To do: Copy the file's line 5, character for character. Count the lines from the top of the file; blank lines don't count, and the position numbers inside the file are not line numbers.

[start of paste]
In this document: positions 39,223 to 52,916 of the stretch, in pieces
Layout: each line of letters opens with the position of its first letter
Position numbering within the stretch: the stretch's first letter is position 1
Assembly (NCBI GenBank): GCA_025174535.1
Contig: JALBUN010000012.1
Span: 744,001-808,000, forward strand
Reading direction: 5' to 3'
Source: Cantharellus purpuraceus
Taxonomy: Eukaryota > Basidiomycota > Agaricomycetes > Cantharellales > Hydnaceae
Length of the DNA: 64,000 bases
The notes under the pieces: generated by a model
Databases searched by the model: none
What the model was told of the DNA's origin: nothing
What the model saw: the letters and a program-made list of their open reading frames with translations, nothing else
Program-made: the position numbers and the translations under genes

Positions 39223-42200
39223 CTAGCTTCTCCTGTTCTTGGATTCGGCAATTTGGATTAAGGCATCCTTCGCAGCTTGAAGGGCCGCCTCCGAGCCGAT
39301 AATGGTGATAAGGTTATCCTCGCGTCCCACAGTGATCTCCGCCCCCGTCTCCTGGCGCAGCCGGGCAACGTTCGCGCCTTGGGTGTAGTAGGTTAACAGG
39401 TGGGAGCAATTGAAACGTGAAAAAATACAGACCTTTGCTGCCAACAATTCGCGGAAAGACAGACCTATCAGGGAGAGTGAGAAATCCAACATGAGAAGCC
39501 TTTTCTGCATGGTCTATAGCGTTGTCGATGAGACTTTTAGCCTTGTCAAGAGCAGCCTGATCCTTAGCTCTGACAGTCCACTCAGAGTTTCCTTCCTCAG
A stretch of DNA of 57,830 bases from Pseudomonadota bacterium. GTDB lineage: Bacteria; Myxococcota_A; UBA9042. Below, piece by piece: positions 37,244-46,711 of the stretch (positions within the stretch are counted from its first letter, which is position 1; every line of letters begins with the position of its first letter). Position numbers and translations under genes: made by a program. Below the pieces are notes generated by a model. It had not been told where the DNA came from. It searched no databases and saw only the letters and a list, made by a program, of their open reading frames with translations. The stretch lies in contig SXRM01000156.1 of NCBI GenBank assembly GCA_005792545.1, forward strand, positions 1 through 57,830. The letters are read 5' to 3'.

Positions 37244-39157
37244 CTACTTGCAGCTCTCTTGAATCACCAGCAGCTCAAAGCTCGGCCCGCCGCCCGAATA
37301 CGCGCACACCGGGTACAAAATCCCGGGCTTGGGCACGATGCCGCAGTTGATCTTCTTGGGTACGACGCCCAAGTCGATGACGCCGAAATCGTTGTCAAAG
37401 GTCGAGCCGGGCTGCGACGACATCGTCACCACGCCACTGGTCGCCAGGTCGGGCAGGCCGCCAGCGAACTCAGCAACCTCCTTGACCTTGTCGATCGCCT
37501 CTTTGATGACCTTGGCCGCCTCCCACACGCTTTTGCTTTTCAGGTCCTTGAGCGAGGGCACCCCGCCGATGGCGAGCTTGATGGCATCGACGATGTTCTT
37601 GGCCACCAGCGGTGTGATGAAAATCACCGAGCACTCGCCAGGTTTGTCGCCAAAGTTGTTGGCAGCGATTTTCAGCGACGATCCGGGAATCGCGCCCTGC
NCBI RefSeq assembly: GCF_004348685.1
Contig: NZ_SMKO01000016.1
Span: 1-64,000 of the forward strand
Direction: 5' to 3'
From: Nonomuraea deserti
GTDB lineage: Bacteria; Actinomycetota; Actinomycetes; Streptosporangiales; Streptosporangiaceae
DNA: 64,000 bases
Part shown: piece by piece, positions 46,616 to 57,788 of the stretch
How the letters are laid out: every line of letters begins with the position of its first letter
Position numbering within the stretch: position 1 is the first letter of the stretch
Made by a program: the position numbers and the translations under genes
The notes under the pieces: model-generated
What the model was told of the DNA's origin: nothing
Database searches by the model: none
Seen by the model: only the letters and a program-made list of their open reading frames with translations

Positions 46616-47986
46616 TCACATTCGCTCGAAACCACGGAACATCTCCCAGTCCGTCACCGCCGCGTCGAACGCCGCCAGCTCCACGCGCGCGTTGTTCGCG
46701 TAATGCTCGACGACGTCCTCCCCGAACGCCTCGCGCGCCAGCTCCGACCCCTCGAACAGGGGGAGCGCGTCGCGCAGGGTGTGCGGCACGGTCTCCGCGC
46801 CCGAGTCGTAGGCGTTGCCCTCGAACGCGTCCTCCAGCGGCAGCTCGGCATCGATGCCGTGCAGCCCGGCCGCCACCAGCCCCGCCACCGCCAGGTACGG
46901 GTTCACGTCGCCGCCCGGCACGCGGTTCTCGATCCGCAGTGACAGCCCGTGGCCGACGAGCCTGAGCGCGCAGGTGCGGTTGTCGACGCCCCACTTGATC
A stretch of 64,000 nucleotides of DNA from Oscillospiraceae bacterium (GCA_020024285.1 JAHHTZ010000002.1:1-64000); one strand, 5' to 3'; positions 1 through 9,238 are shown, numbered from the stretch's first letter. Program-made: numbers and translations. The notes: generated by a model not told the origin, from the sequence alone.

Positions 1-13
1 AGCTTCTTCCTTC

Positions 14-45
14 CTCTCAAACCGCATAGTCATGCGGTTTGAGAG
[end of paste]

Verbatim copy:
Contig: JALBUN010000012.1